Milestone Film and Video co-founders Dennis Doros and Amy Heller can thank the fragility of the Kerry campaign and the ferocity of the extreme right for helping launch their new politically minded company Milliarium Zero and its first release, Winter Soldier. After John Kerry won the Democratic nomination, Film Forum’s Karen Cooper considered showing the devastating 34-year-old documentary. But after worrying that it might do more harm than good for Kerry, Cooper lost interest, allowing Doros and Heller to pick it up. “We’re really glad it didn’t show last year, because it’s not about John Kerry—it’s about the horrors of war,” says Doros.
The New Jersey–based couple had always planned on distributing the film through their widely respected Milestone label. But, says Heller, “because the right is well funded and very litigious, it became clear that the best way to release it was to have a separate corporation that would protect the assets of Milestone just in case the Swift Boat Veterans want to make trouble.” Now under their new banner Milliarium Zero, Heller and Doros say they can take on riskier material. They’re currently looking to acquire Seasoned Veteran, a portrait of Winter Soldier and acquitted Gainesville Eight member Scott Camil.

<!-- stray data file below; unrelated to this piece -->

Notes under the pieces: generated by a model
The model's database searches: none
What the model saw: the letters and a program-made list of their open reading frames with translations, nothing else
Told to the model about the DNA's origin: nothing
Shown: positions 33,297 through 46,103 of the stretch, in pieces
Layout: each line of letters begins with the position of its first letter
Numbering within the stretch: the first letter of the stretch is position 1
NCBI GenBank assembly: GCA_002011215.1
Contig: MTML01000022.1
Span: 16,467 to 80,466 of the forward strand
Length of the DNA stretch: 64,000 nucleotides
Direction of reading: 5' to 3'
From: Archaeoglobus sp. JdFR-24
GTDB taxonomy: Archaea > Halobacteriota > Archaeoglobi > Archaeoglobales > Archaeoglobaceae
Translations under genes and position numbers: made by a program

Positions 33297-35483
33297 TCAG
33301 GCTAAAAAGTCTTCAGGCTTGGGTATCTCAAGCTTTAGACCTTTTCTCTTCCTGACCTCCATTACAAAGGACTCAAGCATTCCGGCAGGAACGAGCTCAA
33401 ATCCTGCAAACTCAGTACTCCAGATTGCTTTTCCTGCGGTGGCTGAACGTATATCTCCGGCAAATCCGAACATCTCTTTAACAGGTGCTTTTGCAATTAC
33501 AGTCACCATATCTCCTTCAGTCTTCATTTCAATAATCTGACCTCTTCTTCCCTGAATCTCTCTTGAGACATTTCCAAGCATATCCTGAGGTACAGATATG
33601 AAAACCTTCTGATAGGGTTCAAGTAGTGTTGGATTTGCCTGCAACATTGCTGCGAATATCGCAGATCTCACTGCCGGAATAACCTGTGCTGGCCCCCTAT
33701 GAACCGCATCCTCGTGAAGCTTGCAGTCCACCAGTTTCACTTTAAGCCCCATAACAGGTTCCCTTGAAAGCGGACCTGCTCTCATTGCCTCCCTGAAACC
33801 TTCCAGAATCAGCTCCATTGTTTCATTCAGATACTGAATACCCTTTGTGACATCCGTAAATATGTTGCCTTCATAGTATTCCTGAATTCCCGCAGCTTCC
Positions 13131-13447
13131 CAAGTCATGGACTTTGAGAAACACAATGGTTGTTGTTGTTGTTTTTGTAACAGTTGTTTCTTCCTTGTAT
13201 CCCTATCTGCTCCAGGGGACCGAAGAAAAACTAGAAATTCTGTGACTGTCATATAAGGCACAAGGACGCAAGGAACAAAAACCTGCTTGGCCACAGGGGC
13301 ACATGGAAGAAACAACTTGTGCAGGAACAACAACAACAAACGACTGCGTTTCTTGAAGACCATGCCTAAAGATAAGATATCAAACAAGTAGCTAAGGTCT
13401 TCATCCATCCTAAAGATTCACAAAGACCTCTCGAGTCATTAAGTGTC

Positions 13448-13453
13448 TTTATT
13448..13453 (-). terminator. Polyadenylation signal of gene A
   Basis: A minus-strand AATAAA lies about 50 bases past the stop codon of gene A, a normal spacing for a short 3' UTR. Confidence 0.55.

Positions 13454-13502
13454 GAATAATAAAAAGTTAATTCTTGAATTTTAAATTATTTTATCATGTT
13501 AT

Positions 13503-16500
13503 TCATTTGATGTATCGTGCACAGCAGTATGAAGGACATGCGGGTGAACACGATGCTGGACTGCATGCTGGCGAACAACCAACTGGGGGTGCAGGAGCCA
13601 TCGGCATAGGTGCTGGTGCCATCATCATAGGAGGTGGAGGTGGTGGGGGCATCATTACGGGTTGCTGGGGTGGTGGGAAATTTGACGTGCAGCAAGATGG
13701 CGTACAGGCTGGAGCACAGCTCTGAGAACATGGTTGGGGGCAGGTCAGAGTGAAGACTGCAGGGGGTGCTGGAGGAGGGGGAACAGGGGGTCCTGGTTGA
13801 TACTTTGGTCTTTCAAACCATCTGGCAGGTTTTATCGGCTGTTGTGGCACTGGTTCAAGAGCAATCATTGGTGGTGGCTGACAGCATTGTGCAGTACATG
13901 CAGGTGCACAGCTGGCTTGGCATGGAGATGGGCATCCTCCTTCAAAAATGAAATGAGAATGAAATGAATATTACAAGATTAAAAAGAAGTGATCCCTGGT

The duo believe their new venture is just an extension of the type of cinema they’ve been delivering for the last 15 years. Doros likens
Winter Soldier to two Marcel Oph titles, The Sorrow and the Pity
and The Troubles We’ve Seen: “They’re about the truth and what people do in times of great horror.”
For the filmmakers and veterans who took part in Winter Soldier (many of whom will be present for an after-screening discussion on August 12), the movie remains eerily relevant. “It was a very powerful film to do at a very vulnerable age,” says docu-luminary Barbara Kopple. “It was hard to see guys of our age going through the most horrible experience of war. They were throwing people out of helicopters. Today, it’s Abu Ghraib.”